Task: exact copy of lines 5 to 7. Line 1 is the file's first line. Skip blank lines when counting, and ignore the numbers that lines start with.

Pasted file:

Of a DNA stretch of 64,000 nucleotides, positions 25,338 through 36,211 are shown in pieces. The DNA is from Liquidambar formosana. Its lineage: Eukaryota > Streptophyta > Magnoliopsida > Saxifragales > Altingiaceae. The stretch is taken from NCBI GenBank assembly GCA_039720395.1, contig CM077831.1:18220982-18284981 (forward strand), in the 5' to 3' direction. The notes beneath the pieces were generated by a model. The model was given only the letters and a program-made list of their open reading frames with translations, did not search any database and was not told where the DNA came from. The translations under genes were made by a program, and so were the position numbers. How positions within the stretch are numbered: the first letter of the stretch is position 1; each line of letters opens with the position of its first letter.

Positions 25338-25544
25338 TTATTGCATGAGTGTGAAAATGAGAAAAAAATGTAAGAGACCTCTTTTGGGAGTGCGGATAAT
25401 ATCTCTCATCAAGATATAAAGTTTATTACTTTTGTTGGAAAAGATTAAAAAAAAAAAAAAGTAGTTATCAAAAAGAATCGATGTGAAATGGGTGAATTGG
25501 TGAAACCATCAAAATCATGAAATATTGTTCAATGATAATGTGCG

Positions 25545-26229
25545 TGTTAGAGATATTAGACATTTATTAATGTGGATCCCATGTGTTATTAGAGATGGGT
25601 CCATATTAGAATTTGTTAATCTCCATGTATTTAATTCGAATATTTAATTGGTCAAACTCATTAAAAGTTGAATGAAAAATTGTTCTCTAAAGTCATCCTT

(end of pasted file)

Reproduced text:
25501 TGAAACCATCAAAATCATGAAATATTGTTCAATGATAATGTGCG

Positions 25545-26229
25545 TGTTAGAGATATTAGACATTTATTAATGTGGATCCCATGTGTTATTAGAGATGGGT